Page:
Milwaukee Brewers 2013 Top 15 Prospects
The rest of Bullpen Banter’s 2013 Top 15 Prospects can be found on the 2013 Team Prospect Lists Bar on the right side of your screen. Thanks for reading! -BB
Bullpen Banter Milwaukee Brewers 2013 Top 15 Prospects
Jeff Reese: The Milwaukee Brewers depleted their farm system a couple of years ago in order to make a run at a championship while Prince Fielder was still under contract. It’s hard to fault a team for attempting to win and using their prospects to facilitate it, but it does open oneself up to losing a cornerstone type of player (Brett Lawrie). As a team that cannot compete with the biggest spenders around the league, you need that young, cheap talent to form the basis of your major league roster. The Marcum trade is a large blemish, but trading Greinke last July allowed the Brewers to recoup more value than they initially gave up for him — Jean Segura would have been my choice for best prospect on this list had he not graduated; John Hellweg and Ariel Pena both make the list. Hellweg is a very tall pitcher with excellent raw stuff who is still trying to master his delivery, control, command, and coordination. If everything happens to come together, he may be the best player listed. Ariel Pena has a similar profile with mediocre control of loud raw stuff.
Wily Peralta is the choice at the top. At 6’2 240, he has a large frame that is composed of its share of bad weight; yet that is not as troubling as would be with a position player. Peralta has enough athleticism for it not to hinder him, and that extra weight could help his durability. The fastball and slider can both be electric; the changeup is good enough for him to start so long as the major obstacle is cleared: refining his command.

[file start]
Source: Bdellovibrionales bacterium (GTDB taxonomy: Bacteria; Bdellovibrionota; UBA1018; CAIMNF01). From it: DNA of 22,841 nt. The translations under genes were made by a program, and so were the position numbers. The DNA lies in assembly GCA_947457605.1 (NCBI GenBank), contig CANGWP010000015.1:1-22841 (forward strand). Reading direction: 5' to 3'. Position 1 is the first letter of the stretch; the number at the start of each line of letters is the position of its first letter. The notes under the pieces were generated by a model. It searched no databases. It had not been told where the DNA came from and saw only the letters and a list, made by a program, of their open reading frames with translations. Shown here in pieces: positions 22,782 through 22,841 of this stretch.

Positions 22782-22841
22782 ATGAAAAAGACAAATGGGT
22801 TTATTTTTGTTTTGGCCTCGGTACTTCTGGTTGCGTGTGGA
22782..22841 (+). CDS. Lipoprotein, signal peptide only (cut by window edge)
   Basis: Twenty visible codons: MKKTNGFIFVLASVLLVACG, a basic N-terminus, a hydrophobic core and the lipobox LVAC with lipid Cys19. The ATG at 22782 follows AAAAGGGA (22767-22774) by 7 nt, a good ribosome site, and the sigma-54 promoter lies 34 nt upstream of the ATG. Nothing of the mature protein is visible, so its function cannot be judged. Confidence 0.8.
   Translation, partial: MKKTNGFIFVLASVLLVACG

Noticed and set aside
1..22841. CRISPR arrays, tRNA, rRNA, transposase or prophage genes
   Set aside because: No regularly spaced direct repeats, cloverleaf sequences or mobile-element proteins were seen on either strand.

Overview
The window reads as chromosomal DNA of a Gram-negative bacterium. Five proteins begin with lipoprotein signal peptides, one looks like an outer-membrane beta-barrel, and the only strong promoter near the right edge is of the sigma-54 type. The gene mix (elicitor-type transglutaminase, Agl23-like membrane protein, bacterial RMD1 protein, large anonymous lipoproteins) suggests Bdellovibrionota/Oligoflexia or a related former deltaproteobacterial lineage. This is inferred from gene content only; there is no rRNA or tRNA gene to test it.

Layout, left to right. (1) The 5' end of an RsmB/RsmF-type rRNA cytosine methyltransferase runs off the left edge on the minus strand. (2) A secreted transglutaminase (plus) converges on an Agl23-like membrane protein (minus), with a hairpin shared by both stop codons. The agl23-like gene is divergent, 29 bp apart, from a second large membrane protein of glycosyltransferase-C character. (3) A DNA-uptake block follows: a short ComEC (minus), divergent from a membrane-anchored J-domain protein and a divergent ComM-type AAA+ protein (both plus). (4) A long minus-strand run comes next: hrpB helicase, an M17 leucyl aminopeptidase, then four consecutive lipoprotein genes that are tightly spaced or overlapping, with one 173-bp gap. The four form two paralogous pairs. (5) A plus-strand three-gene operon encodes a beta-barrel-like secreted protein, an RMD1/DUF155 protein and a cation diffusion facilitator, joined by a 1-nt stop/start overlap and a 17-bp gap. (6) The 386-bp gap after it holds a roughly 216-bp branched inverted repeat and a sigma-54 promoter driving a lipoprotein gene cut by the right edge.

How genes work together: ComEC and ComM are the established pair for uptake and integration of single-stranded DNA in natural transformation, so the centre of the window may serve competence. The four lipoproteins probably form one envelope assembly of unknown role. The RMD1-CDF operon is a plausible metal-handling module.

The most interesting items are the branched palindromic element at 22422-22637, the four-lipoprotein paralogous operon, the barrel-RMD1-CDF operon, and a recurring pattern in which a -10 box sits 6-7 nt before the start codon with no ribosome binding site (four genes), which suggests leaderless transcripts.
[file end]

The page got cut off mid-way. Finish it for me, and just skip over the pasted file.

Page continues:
The rest of the list is primarily filled with prospects acquired from the last few draft classes. The 2012 draft skewed heavily towards power hitters. Clint Coulter has question marks behind the plate but offers the prodigious power and ability for contact that would suit a move to first base (if necessary). Victor Roache was one of the premier collegiate power prospects heading into the spring, but he broke his wrist early in the year and the last legitimate look was from the Cape in the preceding summer. That Cape season can be split into two parts: a first half when the bat speed and leverage came together to make him the most dominant player in that league; and a second half where the lack of pitch recognition caused him to chronically chase pitches out of the zone and his production plunged. Mitch Haniger is another athletic corner outfielder with a knack for hard contact and plus power potential. Tyrone Taylor breaks that trend as a raw center fielder with impact level speed as his best tool.